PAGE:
Remarks at The Joint Session of the Antarctic Treaty Consultative Meeting and the Arctic Council, 50th Anniversary of the Antarctic Treaty
Hillary Rodham Clinton, Secretary of State
Loy Henderson Conference Room
April 6, 2009
Thank you very much, Reno, and let me welcome all of you here for this very important event. It’s a real pleasure for me to have the honor of serving as Secretary of State as we celebrate really four interlocking events that bring us all to this place today. I want to certainly welcome all of the ministers who are here and also Prince Albert – we greatly appreciate his work – the many representatives of organizations that have been deeply concerned about the Antarctic and the Arctic.
But let me relate the four important events that I think we are marking today: first, the conclusion of the International Polar Year, a coordinated effort in planetary research among scientists from more than 60 nations; second, the start of the Annual Antarctic Treaty Consultative Meeting, which the United States is proud to host for the first time in 30 years; third, the first ever Joint Session of the Antarctic Treaty Consultative Meeting and the Arctic Council; and finally, the 50th anniversary of the treaty itself, which stands as an example of how agreements created for one age can serve the world in another, and how when nations work together at their best the benefits are felt not only by their own people but by all people and by succeeding generations.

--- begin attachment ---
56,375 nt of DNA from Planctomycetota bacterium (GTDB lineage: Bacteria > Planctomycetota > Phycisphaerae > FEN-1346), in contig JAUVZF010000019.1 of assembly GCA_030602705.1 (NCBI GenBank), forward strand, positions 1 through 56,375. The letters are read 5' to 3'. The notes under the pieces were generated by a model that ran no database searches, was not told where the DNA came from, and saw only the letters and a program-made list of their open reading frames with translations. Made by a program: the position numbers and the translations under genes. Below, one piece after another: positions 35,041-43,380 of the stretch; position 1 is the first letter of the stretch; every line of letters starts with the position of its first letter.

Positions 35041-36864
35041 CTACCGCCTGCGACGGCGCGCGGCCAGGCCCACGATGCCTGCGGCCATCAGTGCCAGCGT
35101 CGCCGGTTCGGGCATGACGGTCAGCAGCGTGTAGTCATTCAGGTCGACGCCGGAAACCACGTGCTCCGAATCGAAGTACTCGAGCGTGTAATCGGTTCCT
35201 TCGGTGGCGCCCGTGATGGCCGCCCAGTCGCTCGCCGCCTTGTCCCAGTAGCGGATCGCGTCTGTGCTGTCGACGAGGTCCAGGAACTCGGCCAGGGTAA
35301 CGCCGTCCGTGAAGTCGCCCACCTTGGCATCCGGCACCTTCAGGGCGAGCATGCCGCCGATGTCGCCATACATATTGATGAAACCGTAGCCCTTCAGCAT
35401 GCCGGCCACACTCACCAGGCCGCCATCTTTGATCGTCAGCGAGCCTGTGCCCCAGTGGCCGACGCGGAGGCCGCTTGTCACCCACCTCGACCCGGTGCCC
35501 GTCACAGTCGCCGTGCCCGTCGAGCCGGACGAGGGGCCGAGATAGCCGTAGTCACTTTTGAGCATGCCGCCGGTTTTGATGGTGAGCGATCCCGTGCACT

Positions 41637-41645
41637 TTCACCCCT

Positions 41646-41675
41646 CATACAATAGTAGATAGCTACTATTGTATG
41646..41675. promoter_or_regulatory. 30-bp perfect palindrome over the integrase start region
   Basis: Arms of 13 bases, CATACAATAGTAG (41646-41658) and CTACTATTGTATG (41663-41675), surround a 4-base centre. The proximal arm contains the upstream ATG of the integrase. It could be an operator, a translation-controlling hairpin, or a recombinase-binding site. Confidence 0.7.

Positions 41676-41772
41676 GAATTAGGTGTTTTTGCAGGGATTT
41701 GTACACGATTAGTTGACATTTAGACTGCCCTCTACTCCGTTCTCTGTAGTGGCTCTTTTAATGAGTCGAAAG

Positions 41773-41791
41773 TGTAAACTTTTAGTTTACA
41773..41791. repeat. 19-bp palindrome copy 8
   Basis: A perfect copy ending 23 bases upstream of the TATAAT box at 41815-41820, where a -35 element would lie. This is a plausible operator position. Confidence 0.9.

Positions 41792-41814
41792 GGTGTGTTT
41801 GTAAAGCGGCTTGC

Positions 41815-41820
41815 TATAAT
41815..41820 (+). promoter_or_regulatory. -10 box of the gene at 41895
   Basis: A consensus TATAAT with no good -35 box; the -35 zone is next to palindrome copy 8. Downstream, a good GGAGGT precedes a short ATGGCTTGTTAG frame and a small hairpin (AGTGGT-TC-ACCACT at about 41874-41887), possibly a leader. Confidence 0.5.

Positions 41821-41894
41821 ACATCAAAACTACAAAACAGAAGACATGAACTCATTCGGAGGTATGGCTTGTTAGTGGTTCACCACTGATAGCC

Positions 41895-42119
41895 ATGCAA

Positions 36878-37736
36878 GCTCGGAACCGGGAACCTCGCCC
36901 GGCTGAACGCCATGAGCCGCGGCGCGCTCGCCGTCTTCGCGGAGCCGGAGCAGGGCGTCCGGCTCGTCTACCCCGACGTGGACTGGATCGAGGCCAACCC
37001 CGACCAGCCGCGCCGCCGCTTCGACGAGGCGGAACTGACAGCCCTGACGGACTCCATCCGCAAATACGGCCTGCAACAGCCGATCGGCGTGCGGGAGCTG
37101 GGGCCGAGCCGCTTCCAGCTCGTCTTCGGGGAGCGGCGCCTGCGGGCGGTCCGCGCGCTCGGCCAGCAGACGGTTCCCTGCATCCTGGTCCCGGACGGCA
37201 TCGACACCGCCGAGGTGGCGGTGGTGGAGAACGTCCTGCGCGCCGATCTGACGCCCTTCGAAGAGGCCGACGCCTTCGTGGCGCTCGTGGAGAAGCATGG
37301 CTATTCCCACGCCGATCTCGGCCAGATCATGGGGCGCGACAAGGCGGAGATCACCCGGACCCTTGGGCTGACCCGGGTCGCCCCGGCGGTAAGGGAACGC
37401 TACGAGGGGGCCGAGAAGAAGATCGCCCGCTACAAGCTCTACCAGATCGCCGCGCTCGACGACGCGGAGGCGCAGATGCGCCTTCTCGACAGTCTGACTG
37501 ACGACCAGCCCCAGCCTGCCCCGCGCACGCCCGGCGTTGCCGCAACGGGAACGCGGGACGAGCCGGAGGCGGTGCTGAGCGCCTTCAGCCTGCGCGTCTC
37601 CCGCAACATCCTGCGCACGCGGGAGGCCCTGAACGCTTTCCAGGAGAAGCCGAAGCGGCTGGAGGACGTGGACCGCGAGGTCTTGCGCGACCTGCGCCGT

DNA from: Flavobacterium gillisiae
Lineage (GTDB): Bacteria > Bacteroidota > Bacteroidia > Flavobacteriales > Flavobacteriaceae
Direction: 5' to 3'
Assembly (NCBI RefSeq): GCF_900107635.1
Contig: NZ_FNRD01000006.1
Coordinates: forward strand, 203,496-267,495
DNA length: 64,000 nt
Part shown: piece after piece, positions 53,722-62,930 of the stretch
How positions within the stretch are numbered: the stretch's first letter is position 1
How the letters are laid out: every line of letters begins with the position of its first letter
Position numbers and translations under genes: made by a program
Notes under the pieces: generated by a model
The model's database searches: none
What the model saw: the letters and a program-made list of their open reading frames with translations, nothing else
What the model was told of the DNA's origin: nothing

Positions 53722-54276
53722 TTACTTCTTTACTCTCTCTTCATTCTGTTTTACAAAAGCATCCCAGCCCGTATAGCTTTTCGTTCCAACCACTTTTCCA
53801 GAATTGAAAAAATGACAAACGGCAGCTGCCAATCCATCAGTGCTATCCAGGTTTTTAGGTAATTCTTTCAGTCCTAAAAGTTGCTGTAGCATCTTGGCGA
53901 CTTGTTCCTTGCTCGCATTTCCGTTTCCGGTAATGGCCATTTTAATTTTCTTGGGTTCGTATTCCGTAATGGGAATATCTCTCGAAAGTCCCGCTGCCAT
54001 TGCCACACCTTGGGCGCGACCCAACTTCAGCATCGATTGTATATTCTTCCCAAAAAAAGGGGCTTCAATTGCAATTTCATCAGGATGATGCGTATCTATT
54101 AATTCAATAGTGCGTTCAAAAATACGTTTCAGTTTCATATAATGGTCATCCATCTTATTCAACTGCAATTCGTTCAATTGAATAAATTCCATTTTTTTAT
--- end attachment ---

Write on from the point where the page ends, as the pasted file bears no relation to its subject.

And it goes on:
In 1959, representatives from 12 countries came together in Washington to sign the Antarctic Treaty, which is sometimes referred to as the first arms control agreement of the Cold War. Today, 47 nations have signed it. And as a result, Antarctica is one of the few places on earth where there has never been war. Other than occasional arguments among scientists and those stationed there over weighty matters having to do with sports, entertainment, and science, there has been very little conflict.
It is a land where science is the universal language and the highest priority and where people from different regions, races, and religions live and work together in one of the planet’s most remote, beautiful, and dangerous places.
The genius of the Antarctic Treaty lies in its relevance today. It was written to meet the challenges of an earlier time, but it and its related instruments remain a key tool in our efforts to address an urgent threat of this time, climate change, which has already destabilized communities on every continent, endangered plant and animal species, and jeopardized critical food and water sources.